The concern appeared to be shared by people on both sides of the political aisle. At a 2004 Senate subcommittee session, Democratic Sen. Dianne Feinstein of California said: "We don't take cyberterrorism as seriously as we should. A terrorist could theoretically use a computer to open up floodgates of a dam, disrupt the operations of an aircraft control tower or shut down the New York Stock Exchange."

Republican Sen. Jon Kyl of Arizona, at the same hearing, said: "We've seen reports that al Qaeda has explored the possibility of damaging some of our key computer systems, seeking to cripple electric power grids, transportation systems, even financial institutions. Just imagine what chaos would result if a cyberattack were coordinated with a more conventional strike, such as bombing a highly populated area and then tampering with emergency systems to thwart hospitals and first responders caring for wounded civilians."

Opinion: Bias in science holds women back

FBI Director Robert S. Mueller, at a speech in San Francisco earlier this year, said: "State-sponsored hackers are patient and calculating. They have the time, the money and the resources to burrow in, and to wait. They may come and go, conducting reconnaissance and exfiltrating bits of seemingly innocuous information -- information that in the aggregate may be of high value."

The Department of Homeland Security operates programs that include the National Cyber Alert System, the National Cyber Response Coordination Group and a security exercise known as Cyber Storm. Yet with all this, most of us -- as thoroughly as we have come to depend upon digital technology -- don't have much of an idea about how it really works.

If your car won't start, you may feel qualified to pop open the hood and try to figure out how to fix it; if your lights go out, you probably know where the fuse box is. Digital outages are more mysterious; when systems go dead, there is a feeling of low-grade helplessness, but usually the confidence that someone, somewhere, is working to bring them back to life.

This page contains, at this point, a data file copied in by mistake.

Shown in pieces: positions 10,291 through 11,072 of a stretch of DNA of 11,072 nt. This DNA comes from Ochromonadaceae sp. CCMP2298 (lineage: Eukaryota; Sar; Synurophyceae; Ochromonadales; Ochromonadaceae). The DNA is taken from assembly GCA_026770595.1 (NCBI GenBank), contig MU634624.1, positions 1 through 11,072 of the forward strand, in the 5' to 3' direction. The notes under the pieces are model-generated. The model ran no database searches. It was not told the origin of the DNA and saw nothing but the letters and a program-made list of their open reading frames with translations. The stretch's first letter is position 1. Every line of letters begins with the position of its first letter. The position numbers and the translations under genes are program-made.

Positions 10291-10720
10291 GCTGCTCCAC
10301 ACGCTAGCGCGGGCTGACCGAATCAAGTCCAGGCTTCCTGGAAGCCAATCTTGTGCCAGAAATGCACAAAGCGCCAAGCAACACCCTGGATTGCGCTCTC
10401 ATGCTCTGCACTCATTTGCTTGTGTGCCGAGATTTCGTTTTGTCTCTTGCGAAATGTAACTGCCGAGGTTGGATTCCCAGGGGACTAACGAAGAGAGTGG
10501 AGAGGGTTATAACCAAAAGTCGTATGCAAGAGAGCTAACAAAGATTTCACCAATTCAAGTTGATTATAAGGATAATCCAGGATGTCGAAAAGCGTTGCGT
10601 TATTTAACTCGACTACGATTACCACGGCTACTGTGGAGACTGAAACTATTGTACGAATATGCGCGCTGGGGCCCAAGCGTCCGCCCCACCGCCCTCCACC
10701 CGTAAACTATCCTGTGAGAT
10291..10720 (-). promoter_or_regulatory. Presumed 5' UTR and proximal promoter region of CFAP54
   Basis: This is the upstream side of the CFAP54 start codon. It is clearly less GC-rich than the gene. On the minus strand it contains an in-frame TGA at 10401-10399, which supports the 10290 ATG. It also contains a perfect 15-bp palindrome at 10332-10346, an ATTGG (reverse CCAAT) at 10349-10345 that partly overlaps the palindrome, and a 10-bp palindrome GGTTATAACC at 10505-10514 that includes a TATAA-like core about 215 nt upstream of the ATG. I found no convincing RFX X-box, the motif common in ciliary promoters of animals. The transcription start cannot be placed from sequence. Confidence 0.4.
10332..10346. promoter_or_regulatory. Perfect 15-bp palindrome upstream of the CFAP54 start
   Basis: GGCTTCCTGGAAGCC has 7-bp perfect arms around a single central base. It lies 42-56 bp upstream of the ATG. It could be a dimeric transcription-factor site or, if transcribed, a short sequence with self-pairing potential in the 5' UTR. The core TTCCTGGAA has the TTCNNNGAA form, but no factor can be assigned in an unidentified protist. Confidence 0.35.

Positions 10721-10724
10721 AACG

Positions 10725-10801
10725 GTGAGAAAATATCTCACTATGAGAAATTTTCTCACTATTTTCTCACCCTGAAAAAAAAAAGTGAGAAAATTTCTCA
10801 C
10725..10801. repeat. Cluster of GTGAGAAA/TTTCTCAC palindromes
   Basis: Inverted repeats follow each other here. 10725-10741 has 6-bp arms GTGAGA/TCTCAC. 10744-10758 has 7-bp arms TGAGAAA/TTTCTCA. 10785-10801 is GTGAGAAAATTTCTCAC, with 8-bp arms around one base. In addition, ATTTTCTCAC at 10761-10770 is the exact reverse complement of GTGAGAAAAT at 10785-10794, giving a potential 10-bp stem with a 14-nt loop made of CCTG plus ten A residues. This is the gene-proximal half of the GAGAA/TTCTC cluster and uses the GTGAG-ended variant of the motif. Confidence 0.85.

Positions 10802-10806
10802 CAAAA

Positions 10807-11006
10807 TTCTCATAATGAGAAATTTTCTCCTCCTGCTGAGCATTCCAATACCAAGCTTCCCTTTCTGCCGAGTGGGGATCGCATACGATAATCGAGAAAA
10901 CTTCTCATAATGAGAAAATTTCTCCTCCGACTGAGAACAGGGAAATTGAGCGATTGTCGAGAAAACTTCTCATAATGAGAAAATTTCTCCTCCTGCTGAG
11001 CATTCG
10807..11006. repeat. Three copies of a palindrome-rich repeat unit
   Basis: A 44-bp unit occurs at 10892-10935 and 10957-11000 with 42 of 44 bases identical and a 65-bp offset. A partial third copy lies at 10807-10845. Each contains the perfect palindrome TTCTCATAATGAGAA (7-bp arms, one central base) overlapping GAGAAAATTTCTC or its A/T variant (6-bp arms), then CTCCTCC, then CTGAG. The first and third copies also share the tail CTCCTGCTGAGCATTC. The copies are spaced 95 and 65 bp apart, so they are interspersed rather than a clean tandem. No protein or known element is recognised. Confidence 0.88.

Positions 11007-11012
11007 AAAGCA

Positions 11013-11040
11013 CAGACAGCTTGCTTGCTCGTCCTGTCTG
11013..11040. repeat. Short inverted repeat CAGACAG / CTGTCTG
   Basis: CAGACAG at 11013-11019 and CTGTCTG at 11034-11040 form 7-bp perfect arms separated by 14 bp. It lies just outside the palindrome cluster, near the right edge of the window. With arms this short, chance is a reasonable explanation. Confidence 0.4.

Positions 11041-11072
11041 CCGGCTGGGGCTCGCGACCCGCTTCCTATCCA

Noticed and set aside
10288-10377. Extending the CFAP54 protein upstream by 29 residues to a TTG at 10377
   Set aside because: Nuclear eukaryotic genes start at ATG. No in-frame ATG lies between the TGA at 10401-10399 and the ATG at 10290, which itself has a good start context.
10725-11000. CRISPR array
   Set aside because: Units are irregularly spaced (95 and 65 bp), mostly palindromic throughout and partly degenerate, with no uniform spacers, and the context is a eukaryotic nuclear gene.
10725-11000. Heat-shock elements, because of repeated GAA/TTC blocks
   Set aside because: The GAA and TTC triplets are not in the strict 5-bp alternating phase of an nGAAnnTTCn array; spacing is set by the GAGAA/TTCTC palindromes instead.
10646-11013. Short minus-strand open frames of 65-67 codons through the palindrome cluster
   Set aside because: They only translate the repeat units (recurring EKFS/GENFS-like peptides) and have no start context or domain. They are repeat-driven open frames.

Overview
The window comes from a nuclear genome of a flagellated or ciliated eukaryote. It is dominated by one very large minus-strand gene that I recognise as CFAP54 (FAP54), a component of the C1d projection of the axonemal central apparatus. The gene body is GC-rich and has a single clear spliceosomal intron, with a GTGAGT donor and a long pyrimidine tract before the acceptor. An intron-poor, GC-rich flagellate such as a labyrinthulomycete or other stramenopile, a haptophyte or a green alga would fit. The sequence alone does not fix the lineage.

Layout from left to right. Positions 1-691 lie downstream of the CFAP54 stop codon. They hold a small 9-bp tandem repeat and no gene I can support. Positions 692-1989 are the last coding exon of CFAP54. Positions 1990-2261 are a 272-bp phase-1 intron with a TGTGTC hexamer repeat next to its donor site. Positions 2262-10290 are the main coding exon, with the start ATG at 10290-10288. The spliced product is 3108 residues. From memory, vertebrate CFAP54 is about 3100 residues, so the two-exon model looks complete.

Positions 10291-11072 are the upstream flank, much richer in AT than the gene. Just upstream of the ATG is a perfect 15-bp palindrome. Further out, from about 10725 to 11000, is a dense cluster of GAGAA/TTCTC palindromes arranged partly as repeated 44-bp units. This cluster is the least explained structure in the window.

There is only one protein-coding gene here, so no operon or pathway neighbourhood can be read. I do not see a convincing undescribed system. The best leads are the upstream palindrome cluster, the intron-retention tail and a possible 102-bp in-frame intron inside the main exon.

Thus, the specter of some future cyberattack is troubling precisely because most of us have little sense of how we would individually combat such an incident. Even the terminology is open to dispute. The other afternoon I reached Internet security expert Bruce Schneier in London, where he was attending a conference. I knew he was skeptical about what he considers the inflation of language surrounding computer-based threats, especially terms like "cyber warfare."

Opinion: Dangerous new world of drones

"War is bombs dropping on you," he told me. "War is tanks in your city. War is not your computer being hacked. In any war, there will be a cyberspace component. Wars are fought on all fronts. And cybercrime -- crime -- happens a lot. But that is not war."

Still, as the New York Times reported from Aspen, Colorado, over the summer:

"The top American military official responsible for defending the United States against cyberattacks said Thursday that there had been a 17-fold increase in computer attacks on American infrastructure between 2009 and 2011, initiated by criminal gangs, hackers and other nations.

"The assessment by Gen. Keith B. Alexander, who heads the National Security Agency and also the newly created United States Cyber Command, appears to be the government's first official acknowledgment of the pace at which America's electricity grids, water supplies, computer and cellphone networks and other infrastructure are coming under attack."

Meanwhile, there's the matter of those six major banks, and the customers who couldn't log on to get to their money.

It may all be cyber, but it's starting to feel kind of real.

Follow us on Twitter @CNNOpinion

Join us on Facebook/CNNOpinion

The opinions expressed in this commentary are solely those of Bob Greene.

ADVERTISEMENT
Part of complete coverage on
updated 6:10 PM EST, Mon November 24, 2014